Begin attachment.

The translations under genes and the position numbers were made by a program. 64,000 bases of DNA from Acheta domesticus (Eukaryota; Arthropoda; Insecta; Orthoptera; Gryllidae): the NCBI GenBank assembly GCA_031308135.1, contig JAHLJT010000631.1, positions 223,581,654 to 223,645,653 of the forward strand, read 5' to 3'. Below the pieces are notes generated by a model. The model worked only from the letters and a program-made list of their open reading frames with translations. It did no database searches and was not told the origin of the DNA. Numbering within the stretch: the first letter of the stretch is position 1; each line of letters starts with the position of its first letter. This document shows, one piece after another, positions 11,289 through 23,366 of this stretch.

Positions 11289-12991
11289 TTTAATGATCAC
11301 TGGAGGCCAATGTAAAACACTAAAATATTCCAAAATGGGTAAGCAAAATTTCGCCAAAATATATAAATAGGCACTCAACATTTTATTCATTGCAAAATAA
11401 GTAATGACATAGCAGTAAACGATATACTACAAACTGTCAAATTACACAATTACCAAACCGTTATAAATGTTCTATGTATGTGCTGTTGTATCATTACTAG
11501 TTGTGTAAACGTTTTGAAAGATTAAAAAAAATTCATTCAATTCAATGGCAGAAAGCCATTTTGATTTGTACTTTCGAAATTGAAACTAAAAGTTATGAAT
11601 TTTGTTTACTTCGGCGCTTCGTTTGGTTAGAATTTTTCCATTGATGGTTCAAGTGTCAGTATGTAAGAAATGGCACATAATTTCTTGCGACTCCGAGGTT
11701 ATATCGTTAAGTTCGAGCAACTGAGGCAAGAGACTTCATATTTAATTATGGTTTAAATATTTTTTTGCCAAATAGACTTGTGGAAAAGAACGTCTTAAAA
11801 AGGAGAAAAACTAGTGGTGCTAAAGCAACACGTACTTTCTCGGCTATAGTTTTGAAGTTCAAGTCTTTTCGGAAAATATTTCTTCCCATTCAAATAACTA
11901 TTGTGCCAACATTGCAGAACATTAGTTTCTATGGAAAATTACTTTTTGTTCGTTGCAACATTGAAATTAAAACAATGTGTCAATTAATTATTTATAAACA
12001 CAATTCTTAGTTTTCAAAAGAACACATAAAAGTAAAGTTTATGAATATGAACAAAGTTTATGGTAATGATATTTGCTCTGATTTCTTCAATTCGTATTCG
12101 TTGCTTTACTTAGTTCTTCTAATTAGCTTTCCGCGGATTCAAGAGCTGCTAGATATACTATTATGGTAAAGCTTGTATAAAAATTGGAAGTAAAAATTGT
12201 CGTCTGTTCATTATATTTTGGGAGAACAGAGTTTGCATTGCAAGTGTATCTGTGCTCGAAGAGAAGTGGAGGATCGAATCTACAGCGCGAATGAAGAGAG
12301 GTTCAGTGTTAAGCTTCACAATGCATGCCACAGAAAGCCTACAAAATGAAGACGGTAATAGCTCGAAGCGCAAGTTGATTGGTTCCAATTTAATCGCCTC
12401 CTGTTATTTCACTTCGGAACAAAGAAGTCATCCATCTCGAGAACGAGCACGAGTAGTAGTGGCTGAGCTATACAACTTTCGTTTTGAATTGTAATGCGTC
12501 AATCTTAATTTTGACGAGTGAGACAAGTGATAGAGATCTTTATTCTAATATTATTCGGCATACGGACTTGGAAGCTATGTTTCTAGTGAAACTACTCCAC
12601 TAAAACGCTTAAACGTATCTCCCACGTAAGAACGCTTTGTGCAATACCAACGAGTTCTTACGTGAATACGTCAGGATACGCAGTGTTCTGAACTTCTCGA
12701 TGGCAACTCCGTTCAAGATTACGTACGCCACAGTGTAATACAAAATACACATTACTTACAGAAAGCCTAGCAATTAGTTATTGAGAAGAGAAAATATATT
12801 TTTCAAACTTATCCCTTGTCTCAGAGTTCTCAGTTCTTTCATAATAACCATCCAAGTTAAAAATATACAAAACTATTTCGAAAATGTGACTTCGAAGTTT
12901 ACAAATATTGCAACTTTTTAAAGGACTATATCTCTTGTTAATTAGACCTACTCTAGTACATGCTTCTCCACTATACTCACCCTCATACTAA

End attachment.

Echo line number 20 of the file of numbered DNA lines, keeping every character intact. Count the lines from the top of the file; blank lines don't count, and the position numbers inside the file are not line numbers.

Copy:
12901 ACAAATATTGCAACTTTTTAAAGGACTATATCTCTTGTTAATTAGACCTACTCTAGTACATGCTTCTCCACTATACTCACCCTCATACTAA